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On historic night, Republicans sweep House Democrats from power

Republicans needed to claim 39 Democratic seats to retake the House Tuesday. They won more than 60, surpassing the 'Republican Revolution' of 1994.

By Staff writer / November 3, 2010

Rep. John Boehner (R) of Ohio looks to be the biggest winner in Election 2010. With Republicans set to control the House, he's in line to become the next Speaker.

Cliff Owen/AP



In a broad rebuke to President Obama’s agenda, Republicans have taken back the House of Representatives in a win of historic scope.

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Early Wednesday morning, Republicans appeared poised to pick up about 65 seats. They needed 39 to take control of the chamber.

Losses for the Democratic majority ranged from vulnerable freshmen elected on President Obama’s coattails, such as Rep. Tom Perriello (D) of Virginia, to popular Democratic veterans, such as 14-term House Budget chair Rep. John Spratt (D) of South Carolina and nine-term Rep. Earl Pomeroy (D) of North Dakota. The latter two both won their last races with 62 percent of the vote.

Backed by strong conservative protest movements including the tea party, GOP candidates framed their campaigns as a rejection of the Obama agenda: bailouts, a $787 billion stimulus plan, sweeping health-care reform, and Wall Street regulation. Network exit polls signaled broad voter concerns over jobs and the economy and the president’s leadership.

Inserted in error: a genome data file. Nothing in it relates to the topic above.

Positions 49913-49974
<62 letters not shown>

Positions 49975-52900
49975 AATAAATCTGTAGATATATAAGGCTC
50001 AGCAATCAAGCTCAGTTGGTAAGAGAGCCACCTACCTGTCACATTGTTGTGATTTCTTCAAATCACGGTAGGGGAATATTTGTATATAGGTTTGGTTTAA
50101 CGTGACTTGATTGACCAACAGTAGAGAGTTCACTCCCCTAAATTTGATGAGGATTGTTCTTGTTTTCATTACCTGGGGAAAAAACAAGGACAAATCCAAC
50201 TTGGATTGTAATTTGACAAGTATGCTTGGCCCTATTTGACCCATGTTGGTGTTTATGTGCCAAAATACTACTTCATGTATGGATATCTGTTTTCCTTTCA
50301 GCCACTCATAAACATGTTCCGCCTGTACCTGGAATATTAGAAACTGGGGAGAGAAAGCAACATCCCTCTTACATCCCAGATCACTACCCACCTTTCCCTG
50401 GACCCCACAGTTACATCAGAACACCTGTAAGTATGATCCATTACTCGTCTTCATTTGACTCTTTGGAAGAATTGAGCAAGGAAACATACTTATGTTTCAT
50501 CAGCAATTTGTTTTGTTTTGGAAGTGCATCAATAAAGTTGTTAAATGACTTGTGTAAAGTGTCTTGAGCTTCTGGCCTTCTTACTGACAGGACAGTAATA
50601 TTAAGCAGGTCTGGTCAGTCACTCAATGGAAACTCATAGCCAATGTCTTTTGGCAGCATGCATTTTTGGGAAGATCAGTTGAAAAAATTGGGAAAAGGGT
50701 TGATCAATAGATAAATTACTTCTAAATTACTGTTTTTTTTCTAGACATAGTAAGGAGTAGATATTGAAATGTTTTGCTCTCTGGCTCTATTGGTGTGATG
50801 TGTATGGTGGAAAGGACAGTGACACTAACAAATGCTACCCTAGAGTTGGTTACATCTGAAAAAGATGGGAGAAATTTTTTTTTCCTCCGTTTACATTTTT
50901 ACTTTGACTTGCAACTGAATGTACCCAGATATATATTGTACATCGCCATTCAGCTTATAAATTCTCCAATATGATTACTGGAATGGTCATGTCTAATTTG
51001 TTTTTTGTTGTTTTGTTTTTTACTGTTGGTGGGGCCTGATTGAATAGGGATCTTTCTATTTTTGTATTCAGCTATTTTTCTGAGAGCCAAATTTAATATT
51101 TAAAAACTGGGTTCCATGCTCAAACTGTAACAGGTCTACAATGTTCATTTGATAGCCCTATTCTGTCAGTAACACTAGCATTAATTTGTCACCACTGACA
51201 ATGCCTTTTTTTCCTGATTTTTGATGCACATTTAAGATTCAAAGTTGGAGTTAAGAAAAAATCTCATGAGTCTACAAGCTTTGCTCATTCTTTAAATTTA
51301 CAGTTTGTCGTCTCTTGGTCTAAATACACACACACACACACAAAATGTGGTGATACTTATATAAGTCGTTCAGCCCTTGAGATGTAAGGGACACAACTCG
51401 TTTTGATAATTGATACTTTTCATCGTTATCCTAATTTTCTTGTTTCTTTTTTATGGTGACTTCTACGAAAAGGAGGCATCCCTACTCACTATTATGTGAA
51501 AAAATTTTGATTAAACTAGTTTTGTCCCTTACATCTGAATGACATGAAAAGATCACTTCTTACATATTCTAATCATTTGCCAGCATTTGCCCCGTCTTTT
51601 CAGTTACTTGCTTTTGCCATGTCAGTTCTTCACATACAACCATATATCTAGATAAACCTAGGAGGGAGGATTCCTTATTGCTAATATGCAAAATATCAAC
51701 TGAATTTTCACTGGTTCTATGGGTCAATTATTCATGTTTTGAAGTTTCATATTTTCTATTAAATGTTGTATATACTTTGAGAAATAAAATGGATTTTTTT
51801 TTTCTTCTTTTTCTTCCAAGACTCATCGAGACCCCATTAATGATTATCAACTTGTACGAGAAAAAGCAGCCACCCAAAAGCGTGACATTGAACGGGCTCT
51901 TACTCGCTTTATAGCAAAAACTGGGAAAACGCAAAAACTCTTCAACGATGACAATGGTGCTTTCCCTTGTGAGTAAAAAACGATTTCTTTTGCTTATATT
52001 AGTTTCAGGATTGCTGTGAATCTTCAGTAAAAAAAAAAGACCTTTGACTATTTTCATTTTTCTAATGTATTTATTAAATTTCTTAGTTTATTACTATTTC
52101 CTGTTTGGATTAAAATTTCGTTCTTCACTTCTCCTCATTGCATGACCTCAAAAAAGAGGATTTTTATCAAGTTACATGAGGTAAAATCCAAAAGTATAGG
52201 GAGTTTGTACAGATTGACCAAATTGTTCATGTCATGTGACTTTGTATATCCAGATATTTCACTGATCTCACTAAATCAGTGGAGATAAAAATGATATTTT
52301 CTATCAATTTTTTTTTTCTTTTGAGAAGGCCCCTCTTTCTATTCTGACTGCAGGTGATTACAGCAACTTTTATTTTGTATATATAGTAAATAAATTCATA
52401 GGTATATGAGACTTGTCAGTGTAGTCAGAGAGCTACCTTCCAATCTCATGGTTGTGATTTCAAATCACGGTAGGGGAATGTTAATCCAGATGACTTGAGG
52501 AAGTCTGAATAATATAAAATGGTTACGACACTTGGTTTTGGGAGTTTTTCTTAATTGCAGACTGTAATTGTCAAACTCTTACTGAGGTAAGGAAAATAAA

“We’re witnessing a repudiation of Washington, a repudiation of big government, and a repudiation of politicians who refuse to listen to the people,” said Rep. John Boehner (R) of Ohio, who is expected to be the next Speaker, in an emotional speech in Washington.

“For far too long Washington has been doing what’s best for Washington and not what’s best for the American people, and tonight that begins to change,” he added.

Democrats' last-ditch efforts

Democrats, expecting the tough races typical of a midterm elections for the president’s party, tried to build a financial firewall for incumbents and turn the race into a referendum on GOP failures of the Bush years. They also counted on a strong get-out-the-vote drive, backed by union activists. In the end, it wasn’t enough to beat back a Republican wave.

Speaker Nancy Pelosi, who had promised her caucus that voters would come to appreciate health-care reform once they understood it, may face a leadership struggle if she opts to stay on as minority leader. In a statement, she praised her caucus for actions to “save the country from the worse economic catastrophe since the Great Depression.”